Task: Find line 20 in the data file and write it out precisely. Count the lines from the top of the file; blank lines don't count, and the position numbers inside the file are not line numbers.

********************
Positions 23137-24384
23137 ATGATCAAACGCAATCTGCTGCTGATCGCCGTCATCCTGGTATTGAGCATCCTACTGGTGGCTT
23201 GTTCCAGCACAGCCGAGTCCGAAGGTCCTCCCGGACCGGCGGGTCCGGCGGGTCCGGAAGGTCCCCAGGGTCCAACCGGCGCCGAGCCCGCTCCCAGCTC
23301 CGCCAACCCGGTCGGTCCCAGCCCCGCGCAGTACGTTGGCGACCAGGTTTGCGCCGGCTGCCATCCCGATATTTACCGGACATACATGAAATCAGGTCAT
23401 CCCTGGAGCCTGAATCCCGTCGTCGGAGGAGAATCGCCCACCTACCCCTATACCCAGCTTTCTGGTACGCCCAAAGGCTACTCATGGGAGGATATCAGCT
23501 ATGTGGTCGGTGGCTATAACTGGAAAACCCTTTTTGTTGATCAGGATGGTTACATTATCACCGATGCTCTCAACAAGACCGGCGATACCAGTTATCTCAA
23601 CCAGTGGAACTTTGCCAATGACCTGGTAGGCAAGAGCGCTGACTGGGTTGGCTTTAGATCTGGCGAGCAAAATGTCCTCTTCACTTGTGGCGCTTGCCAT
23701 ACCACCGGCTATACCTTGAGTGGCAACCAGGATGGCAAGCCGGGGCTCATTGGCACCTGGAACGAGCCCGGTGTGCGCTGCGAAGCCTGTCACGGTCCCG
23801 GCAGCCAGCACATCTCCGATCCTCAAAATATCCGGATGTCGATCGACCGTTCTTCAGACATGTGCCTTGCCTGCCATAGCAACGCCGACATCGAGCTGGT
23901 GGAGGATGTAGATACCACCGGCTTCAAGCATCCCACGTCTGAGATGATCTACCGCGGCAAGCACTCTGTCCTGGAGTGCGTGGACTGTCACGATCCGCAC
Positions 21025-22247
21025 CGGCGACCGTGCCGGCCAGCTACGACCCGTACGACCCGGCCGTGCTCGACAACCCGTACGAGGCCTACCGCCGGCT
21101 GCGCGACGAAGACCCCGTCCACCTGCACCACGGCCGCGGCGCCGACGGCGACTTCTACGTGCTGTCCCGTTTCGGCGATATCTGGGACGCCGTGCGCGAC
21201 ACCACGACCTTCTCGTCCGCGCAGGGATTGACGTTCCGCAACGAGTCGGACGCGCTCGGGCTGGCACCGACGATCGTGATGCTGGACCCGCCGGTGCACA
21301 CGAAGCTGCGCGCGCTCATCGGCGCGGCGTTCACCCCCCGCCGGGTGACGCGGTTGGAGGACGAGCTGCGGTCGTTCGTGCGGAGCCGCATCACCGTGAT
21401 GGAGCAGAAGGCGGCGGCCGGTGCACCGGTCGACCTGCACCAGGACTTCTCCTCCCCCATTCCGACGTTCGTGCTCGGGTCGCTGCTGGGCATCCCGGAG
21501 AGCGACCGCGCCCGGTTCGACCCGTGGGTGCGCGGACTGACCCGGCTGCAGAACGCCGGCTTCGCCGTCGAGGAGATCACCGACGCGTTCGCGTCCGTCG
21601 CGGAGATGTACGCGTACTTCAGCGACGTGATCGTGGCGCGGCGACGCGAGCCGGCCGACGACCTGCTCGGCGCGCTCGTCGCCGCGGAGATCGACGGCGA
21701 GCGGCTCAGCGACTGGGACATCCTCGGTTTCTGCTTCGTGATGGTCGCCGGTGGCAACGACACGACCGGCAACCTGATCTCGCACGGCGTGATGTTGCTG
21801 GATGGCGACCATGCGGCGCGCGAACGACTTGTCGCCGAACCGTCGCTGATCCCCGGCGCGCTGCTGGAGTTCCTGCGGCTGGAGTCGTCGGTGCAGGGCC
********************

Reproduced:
21801 GATGGCGACCATGCGGCGCGCGAACGACTTGTCGCCGAACCGTCGCTGATCCCCGGCGCGCTGCTGGAGTTCCTGCGGCTGGAGTCGTCGGTGCAGGGCC